What’s the deal with wisdom teeth?

Wisdom teeth, also called 3rd molars, are an oft discussed topic in the world of dentistry, but if they aren’t actively bothering you, removing your wisdom teeth might not be a top priority in your already busy life. While it might seem like a major hassle to schedule an appointment to get them extracted, know that you’ll be doing yourself and your smile a big favor by getting them removed as soon as possible.

Why do I have to get my wisdom teeth removed?

Though wisdom teeth are a completely natural occurrence, dentists recommend you get them removed because they tend to present more issues than benefits. First of all, the average human mouth really only has room for 28 teeth, not 32. So, more often than not, there isn’t any room for the wisdom teeth. This can cause them to only partially break through the gum line, or not erupt at all, and become impacted. At this point, the teeth aren’t functioning for their original purpose, and they can also present a lot of problems. Impacted wisdom teeth can put pressure on other teeth, potentially shifting that beautiful smile you’ve cultivated since grade school. This pressure can also hit nerves in your mouth, creating daily pain and discomfort. In addition to the potential for pain, wisdom teeth are inconveniently located in the very back of your mouth making it difficult to clean around them, which encourages bacterial growth and cavities.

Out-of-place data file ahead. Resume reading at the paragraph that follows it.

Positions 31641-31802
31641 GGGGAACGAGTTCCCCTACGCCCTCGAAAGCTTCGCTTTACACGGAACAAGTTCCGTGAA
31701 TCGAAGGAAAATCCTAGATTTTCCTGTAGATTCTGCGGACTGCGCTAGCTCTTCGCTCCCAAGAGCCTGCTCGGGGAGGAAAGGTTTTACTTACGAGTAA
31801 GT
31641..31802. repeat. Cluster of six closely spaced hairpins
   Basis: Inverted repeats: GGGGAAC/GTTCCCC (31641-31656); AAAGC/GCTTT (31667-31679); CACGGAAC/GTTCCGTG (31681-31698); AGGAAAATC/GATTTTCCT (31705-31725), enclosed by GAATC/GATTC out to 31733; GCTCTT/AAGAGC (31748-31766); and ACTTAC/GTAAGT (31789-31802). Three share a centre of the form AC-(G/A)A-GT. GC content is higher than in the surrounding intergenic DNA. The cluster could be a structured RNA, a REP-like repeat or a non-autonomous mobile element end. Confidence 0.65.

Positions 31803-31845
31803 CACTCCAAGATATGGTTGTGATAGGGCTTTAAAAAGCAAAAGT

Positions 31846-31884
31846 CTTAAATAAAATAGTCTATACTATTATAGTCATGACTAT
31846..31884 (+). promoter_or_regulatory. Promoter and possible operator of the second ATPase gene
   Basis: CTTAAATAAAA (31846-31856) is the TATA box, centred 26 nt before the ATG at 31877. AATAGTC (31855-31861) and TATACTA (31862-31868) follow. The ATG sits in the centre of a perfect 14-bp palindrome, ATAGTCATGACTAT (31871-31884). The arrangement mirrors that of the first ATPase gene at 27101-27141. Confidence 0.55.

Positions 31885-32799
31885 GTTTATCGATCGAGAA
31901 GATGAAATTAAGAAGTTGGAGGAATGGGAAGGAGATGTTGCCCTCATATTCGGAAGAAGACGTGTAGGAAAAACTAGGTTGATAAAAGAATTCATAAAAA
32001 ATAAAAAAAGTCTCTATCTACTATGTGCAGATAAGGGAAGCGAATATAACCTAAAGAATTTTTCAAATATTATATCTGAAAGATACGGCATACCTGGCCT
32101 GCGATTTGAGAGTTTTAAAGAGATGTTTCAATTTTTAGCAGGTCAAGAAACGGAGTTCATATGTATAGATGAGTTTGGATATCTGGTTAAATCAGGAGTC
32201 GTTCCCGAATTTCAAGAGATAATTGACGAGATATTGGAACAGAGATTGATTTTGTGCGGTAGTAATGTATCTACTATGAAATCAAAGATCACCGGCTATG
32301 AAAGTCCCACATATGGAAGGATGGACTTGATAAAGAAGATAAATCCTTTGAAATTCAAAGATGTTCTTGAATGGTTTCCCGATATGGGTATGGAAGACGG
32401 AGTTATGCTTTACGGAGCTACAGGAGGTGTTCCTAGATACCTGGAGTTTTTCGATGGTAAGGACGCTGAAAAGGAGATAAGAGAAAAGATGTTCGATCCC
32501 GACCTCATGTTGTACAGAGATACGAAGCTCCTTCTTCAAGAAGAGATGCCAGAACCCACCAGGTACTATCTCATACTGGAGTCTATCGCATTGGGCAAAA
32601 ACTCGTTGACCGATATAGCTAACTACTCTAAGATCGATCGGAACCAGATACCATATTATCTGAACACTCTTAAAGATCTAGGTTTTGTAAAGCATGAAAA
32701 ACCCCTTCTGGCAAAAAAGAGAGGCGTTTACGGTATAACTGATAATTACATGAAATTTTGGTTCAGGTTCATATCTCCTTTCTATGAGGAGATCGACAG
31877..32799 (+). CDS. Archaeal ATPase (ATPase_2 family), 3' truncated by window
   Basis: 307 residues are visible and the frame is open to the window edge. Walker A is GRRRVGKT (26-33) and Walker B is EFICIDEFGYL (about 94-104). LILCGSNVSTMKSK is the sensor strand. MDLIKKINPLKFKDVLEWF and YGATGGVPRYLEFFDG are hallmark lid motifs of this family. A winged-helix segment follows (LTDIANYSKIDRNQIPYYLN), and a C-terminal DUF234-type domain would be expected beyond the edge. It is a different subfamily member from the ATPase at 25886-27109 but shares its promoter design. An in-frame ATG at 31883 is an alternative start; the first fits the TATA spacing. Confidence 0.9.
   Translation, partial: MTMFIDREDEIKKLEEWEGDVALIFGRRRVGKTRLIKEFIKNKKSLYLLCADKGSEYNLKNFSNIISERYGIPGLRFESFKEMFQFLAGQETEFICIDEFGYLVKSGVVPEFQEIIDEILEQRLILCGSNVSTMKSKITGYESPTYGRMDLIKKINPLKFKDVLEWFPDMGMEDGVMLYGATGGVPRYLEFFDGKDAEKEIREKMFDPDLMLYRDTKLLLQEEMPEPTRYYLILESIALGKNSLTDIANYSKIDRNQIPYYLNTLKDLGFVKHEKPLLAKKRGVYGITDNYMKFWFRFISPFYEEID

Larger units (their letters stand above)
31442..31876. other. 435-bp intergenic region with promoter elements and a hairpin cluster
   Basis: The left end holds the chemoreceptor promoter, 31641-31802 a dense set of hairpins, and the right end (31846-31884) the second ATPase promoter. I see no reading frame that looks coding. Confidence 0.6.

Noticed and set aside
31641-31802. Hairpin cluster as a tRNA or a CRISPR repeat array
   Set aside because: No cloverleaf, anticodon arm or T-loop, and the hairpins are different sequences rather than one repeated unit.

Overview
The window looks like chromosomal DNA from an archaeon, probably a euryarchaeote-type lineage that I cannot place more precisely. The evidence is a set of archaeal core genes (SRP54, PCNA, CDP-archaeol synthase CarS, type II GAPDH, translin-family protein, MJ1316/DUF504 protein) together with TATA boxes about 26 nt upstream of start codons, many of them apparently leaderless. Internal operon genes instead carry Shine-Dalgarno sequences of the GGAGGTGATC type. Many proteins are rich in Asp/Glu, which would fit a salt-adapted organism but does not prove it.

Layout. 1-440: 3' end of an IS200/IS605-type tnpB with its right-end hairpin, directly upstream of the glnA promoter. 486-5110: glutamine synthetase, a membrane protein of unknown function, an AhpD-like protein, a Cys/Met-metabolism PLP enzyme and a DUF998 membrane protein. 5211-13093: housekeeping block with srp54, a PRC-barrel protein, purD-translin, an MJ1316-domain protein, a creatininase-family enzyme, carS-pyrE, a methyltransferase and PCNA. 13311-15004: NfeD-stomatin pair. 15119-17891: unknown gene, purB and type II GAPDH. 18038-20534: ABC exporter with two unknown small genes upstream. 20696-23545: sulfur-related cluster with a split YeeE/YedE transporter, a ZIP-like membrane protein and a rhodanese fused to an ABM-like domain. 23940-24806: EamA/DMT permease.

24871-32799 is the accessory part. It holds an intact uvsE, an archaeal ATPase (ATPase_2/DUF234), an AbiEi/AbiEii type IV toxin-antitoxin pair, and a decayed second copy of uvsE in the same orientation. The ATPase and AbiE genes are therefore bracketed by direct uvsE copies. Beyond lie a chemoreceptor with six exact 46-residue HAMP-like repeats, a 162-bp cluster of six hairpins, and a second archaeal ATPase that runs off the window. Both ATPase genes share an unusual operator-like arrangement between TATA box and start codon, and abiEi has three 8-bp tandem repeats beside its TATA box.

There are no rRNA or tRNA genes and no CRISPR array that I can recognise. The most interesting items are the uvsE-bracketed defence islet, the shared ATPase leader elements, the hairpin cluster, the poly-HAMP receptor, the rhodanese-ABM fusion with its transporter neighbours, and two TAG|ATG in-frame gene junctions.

When should I get my wisdom teeth removed?

Now that we’ve covered why it’s beneficial to get your wisdom teeth taken out, when is the best time to have that procedure done? It’s a good idea to talk to your dentist about your teeth specifically, but in most cases, the sooner the better. If you get your wisdom teeth removed as soon as they come in, the roots won’t have fully developed, which will make the extraction process a lot easier and less painful for both you and your dentist.

What’s the procedure like?

So, what should you expect when you go in to get your wisdom teeth taken out? In all cases, you will be given some sort of anesthesia. Depending on your dentist, and also on the location of your wisdom teeth (whether they are impacted or have erupted), there are several choices of anesthesia. The two most often utilized are local anesthesia and sedation anesthesia. A local anesthesia is administered just to the gums and area around the tooth, and while you will be awake for the procedure and might feel some pressure, you won’t feel any pain. Sedation anesthesia is typically administered through an IV and will suppress your consciousness during the procedure. You probably won’t remember most of it, and won’t feel any pain. If you’re given sedation anesthesia, you’ll also be given a local anesthesia to numb your gums during the extraction. In either case, once you’ve received the anesthesia, the doctor will surgically remove your wisdom teeth and you’ll be on your way – usually in some time around two hours.

How long will it take to recover?

While it will take any time from a few weeks to a few months for your mouth to completely heal, any pain you experience should subside after three to four days. Our dentist will probably prescribe you painkillers for the first few days, and you can expect some swelling and bleeding for the first 24 hours. You will have to avoid solid foods for the first couple of days, but you’ll be feeling better in no time. In most cases you will feel completely back to normal in no more than two weeks.

If you’re considering having your wisdom teeth removed or have any questions, feel free to call us at 231-737-5500 or you can even schedule your appointment online today!

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